Socialization is the most over-used term in the parenting world-and early childhood education world-these days…and often the most misinterpreted. We stay-at-home moms are not depriving our children of proper socialization, we are actually providing the best form of it.
a continuing process whereby an individual acquires a personal identity and learns the norms, values, behavior, and social skills appropriate to his or her social position.
Most parents think that they NEED to engage their infant-through-preschool child in playgroups, enroll their child in daycare centers, or host playdates at their home in order to socialize their child. I truly believe that the playdates and playgroup options are great, when done in moderation, but they are by no means necessary to raising a competent child. Are you a human being? Do you interact with your child? Then, I am happy to tell you, you are socializing him!
The impact of exposure to negative behavior is greater than we think. Those of us who socialize our children with other children at playdates, etc. know that sometimes our children follow the wrong lead, or make a bad choice many times.
I am a firm believer in socialization with adult supervision and exposure to many new situations and experiences while you can be present to observe and interject when necessary. This gets the bad rap of being considered ‘helicopter parenting’, but up to a certain age, it is necessary.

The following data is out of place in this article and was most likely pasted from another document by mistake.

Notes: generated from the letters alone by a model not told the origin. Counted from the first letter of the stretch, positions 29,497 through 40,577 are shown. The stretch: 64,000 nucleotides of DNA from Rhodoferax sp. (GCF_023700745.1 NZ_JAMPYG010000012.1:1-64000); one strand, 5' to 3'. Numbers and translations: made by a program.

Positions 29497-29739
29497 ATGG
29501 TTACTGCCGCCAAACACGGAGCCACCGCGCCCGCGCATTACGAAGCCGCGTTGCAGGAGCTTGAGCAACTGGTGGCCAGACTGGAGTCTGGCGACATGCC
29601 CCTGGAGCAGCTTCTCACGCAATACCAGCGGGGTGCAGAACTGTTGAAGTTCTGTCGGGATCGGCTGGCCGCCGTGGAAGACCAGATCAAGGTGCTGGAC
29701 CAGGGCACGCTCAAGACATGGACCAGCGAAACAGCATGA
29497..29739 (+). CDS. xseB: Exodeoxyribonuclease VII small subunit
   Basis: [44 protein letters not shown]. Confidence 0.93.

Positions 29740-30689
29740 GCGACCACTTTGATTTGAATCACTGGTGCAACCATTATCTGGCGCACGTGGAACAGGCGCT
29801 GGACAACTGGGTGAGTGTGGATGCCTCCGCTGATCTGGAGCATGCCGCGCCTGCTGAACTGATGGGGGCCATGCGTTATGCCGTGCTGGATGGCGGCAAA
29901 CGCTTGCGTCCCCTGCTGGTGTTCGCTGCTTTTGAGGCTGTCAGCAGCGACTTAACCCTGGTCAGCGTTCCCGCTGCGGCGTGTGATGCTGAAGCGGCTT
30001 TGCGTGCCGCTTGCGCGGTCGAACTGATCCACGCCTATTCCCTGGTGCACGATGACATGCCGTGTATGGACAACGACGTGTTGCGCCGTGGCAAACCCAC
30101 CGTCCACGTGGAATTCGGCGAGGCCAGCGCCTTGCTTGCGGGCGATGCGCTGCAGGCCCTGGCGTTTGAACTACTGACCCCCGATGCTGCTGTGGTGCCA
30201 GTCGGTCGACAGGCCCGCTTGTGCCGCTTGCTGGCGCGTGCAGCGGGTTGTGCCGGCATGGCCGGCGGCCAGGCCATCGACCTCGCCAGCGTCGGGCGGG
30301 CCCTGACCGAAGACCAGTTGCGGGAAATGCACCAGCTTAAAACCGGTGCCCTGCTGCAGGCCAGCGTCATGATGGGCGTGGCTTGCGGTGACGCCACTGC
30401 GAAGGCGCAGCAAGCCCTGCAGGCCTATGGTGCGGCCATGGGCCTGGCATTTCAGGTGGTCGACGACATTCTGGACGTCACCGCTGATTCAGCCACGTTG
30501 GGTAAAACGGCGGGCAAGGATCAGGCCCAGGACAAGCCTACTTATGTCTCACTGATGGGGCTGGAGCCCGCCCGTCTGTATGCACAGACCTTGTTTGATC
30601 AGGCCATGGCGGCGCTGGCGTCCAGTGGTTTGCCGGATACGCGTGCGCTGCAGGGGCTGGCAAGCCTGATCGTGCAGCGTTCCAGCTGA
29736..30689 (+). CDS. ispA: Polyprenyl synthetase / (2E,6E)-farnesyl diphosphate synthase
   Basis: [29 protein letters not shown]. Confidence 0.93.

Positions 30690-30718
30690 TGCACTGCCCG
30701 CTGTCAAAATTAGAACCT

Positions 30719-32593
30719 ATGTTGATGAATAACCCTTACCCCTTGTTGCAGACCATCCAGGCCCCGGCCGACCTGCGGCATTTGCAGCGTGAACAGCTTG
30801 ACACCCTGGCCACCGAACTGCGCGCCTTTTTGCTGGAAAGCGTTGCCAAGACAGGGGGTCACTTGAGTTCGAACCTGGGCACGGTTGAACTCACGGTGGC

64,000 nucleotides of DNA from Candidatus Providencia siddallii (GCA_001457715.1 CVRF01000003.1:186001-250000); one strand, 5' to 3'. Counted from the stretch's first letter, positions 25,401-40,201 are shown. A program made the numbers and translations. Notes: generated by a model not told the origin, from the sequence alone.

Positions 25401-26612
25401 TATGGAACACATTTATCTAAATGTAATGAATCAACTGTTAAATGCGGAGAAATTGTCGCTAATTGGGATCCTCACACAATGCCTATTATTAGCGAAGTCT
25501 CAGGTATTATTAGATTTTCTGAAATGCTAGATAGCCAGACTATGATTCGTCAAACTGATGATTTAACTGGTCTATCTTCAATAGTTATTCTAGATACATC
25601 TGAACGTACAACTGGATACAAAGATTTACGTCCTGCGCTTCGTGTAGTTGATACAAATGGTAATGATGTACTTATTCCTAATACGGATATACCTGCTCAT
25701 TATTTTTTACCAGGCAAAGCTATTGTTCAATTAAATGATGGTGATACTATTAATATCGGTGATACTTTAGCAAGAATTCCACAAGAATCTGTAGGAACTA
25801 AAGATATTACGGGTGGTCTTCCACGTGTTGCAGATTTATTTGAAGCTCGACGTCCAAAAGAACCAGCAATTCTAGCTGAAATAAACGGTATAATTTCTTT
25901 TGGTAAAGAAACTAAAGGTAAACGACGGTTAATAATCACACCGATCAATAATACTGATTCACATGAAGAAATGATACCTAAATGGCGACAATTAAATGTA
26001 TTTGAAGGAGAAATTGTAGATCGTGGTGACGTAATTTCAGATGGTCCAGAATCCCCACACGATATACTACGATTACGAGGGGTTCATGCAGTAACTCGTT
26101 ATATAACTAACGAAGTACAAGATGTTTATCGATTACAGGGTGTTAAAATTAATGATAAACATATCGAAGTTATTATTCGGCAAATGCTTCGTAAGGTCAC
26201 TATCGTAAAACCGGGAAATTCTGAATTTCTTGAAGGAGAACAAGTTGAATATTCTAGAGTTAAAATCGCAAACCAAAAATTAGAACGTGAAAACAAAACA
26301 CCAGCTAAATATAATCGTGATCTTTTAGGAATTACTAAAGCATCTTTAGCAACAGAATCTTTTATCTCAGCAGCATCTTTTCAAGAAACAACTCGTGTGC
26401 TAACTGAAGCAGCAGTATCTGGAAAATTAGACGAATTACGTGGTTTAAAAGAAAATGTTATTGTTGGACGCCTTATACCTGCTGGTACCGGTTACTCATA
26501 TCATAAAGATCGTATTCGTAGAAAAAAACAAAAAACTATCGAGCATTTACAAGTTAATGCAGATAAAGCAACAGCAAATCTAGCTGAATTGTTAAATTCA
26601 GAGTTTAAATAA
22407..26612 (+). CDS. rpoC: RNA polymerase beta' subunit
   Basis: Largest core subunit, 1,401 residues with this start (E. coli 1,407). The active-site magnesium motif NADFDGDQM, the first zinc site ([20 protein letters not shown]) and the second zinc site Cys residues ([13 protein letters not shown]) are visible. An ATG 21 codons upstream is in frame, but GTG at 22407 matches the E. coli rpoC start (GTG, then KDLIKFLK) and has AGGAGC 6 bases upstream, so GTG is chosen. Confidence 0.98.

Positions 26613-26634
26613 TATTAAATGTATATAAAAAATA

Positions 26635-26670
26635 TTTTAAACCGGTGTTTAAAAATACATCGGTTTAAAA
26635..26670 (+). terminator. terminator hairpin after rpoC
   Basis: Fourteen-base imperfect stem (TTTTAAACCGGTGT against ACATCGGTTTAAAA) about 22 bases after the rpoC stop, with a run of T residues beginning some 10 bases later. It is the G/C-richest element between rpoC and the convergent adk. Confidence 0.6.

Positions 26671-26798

How do I ensure my child has enough socialization?
- My children often go to doctor’s appointments with me.
They have to learned to sit quietly, occupy themselves, and support their mom. They are not perfect angels when they first have to sit in their infant seat or stroller in an appointment, but over time they do learn patience. I bring along toys, books or we walk around the waiting room. Parenting is not always easy, but teaching life lessons requires hard work. Yes, I have had children throw a tantrum in the exam room. One child cried in his infant seat while the doctor was examining me, but once the doc was done, I took my son out and he was fine.
At one clinic, I was told not to bring my small children-my nursing infant went with me anyway. I am normally a rule-follower, but we as parents have to stand up when the rules get in the way of our parenting. I did not have a babysitter, my husband was home with the older one and I was not able to pump anything since my second child breastfed almost constantly. It was what we needed to do. (That clinic has since stopped asking parents of young children to leave their children at home.)
We have to recognize as a society when adult intolerance of children’s needs are harmful and not helping in the long-term!
3. My children go with me to run errands.
Talk about teaching waiting and patience skills! They go to the post office. (That even teaches me more patience!) They go to the car repair place and the pharmacy…they are exposed to so many new situations and learn how to act in each one.
Do you want a two-year-old teaching your two-year-old how to act? Or would you like to be the one to do that? Preschoolers are capable of learning how to share and pay attention to others’ feelings, but before then, we parents need to interact and teach.
Other ways you help your child be “socialized”:
Follow the SAHM Survival Guide:
Subscribe by email to receive weekly updates and free access to subscriber-only tips and tools. You can also join me over on Youtube, Facebook, Instagram, Pinterest, X, LinkedIn, or our private Facebook group.